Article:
• Determine the monthly search volume of the keyword from your keyword research tool. Too high or too low search volume is bad. A good keyword should have at least 10 monthly search volumes.
  • Perform a SERP analysis to determine the length of the pages ranking for the keywords. Truth is, if the content in the ranking pages is long-form, it will be difficult for you to outrank them. For a keyword to be good, the ranking pages should have thin content pieces. Usually within a word count range of 200-500.
  • The long tail keywords should have transactional and commercial intent to be a good fit. This is because keywords with transactional and commercial intent are suitable for landing pages as they're expected to have short and straightforward content.

Now you might wonder which keyword research tool you should use.

Here are…

3 Keyword Research Tools You Should Consider

They are:

  • Ubersuggest
  • Ahref
  • Semrush

These tools are great for snooping on your competitors, discovering the keywords that they're ranking for, and checking their backlink profiles.

Ubersuggest is best for site owners who want to implement programmatic SEO on a small budget, while the other two (Ahref and Semrush) are better suited for professionals who manage large websites.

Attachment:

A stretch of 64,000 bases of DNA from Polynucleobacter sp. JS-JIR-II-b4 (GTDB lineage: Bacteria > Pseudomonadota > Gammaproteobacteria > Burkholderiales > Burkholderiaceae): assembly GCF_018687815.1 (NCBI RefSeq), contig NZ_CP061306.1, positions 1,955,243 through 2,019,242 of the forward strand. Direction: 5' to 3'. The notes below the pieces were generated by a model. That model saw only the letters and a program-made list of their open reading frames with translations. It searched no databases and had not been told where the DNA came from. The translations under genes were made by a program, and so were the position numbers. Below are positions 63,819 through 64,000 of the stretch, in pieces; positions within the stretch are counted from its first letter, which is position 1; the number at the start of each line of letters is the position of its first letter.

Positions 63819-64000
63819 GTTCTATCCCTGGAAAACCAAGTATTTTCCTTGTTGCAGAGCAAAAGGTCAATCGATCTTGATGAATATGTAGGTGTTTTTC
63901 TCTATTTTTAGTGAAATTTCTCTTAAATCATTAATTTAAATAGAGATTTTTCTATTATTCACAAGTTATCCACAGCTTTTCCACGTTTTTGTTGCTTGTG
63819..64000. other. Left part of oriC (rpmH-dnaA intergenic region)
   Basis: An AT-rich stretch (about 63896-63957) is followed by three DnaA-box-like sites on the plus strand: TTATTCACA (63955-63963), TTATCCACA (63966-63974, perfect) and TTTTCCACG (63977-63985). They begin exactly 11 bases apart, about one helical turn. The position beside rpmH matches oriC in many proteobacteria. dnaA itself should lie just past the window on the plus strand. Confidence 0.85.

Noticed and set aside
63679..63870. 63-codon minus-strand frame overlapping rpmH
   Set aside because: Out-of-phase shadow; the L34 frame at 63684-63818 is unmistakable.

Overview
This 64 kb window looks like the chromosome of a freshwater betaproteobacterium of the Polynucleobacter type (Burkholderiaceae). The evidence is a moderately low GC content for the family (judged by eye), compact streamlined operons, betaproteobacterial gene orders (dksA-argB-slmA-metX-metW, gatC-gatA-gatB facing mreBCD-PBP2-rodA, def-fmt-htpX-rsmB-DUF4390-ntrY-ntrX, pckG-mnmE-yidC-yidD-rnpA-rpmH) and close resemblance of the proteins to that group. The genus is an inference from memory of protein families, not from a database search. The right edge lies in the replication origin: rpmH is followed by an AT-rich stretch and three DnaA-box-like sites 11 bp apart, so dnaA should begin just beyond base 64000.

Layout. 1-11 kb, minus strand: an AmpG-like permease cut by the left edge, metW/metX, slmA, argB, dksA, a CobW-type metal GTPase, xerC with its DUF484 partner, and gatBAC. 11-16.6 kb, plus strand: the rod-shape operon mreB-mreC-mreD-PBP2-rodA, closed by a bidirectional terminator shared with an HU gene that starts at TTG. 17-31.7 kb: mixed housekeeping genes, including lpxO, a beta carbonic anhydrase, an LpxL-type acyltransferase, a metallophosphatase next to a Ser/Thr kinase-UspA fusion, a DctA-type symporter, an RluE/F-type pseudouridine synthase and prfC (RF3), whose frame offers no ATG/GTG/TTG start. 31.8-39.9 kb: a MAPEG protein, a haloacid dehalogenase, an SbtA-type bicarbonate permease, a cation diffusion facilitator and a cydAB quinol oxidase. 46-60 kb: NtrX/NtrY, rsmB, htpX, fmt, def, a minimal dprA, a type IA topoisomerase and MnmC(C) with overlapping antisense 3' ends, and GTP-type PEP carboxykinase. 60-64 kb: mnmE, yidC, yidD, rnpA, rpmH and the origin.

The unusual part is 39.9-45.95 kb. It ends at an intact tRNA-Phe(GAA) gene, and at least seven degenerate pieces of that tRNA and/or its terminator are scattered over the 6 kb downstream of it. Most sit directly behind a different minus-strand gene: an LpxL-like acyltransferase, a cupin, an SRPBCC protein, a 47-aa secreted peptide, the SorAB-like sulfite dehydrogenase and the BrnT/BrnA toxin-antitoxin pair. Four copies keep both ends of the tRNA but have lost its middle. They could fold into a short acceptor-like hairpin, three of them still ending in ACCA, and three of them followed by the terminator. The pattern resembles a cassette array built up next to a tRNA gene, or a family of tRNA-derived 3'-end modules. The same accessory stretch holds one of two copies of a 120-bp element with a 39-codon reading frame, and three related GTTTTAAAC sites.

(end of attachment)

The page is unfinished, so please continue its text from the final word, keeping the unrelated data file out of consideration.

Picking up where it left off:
Keyword Research in Action

Step 1: Brainstorm your head terms.

For instance, if you offer travel services, some head terms that characterize your services are:

  • Vacation
  • Tour
  • Summer holiday
  • Outdoor recreation
  • Tourism
  • Travel insurance
  • Car rentals
  • Hotels

Step 2: Find your modifiers

While you have lots of head terms to choose from, you should only choose the one you can modify the most times even after filtering it by keyword difficulty and search volume.

Using Ubersuggest, the head term that meet this requirement among the list above is "summer holiday"

The keyword ideas for this head term runs up to 300+. With few high difficulty scores and search volume of 0.


Step 3: Filter by search volume and keyword difficulty.

Filter by the lowest search volume.

Note that as search volume increases, the difficulty score increases as well and vice-versa.

Select keywords that make sense for programmatic SEO from search volume above 10 and difficulty score below 30.


Then export the selected keyword to a CSV file.